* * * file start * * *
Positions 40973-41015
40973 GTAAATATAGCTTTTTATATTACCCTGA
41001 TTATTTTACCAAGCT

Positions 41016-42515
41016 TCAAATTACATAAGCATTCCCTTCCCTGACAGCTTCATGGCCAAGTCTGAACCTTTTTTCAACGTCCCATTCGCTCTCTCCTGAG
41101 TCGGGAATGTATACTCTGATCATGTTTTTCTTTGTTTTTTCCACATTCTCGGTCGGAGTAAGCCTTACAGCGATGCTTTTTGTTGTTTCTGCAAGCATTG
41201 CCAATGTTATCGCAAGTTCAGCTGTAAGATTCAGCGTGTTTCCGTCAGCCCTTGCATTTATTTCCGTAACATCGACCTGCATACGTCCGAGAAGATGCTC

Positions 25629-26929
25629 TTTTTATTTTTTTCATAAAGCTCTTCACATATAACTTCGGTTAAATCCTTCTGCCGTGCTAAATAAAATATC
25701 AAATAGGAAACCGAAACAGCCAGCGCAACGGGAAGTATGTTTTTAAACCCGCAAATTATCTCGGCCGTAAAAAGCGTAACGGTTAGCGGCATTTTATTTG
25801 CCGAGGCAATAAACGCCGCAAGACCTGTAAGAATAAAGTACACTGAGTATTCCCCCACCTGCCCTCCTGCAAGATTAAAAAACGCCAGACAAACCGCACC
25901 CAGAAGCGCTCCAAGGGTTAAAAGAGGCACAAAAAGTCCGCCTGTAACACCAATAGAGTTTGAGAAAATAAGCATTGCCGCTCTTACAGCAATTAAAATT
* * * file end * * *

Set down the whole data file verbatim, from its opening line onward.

Positions 40973-41015
40973 GTAAATATAGCTTTTTATATTACCCTGA
41001 TTATTTTACCAAGCT

Positions 41016-42515
41016 TCAAATTACATAAGCATTCCCTTCCCTGACAGCTTCATGGCCAAGTCTGAACCTTTTTTCAACGTCCCATTCGCTCTCTCCTGAG
41101 TCGGGAATGTATACTCTGATCATGTTTTTCTTTGTTTTTTCCACATTCTCGGTCGGAGTAAGCCTTACAGCGATGCTTTTTGTTGTTTCTGCAAGCATTG
41201 CCAATGTTATCGCAAGTTCAGCTGTAAGATTCAGCGTGTTTCCGTCAGCCCTTGCATTTATTTCCGTAACATCGACCTGCATACGTCCGAGAAGATGCTC

Positions 25629-26929
25629 TTTTTATTTTTTTCATAAAGCTCTTCACATATAACTTCGGTTAAATCCTTCTGCCGTGCTAAATAAAATATC
25701 AAATAGGAAACCGAAACAGCCAGCGCAACGGGAAGTATGTTTTTAAACCCGCAAATTATCTCGGCCGTAAAAAGCGTAACGGTTAGCGGCATTTTATTTG
25801 CCGAGGCAATAAACGCCGCAAGACCTGTAAGAATAAAGTACACTGAGTATTCCCCCACCTGCCCTCCTGCAAGATTAAAAAACGCCAGACAAACCGCACC
25901 CAGAAGCGCTCCAAGGGTTAAAAGAGGCACAAAAAGTCCGCCTGTAACACCAATAGAGTTTGAGAAAATAAGCATTGCCGCTCTTACAGCAATTAAAATT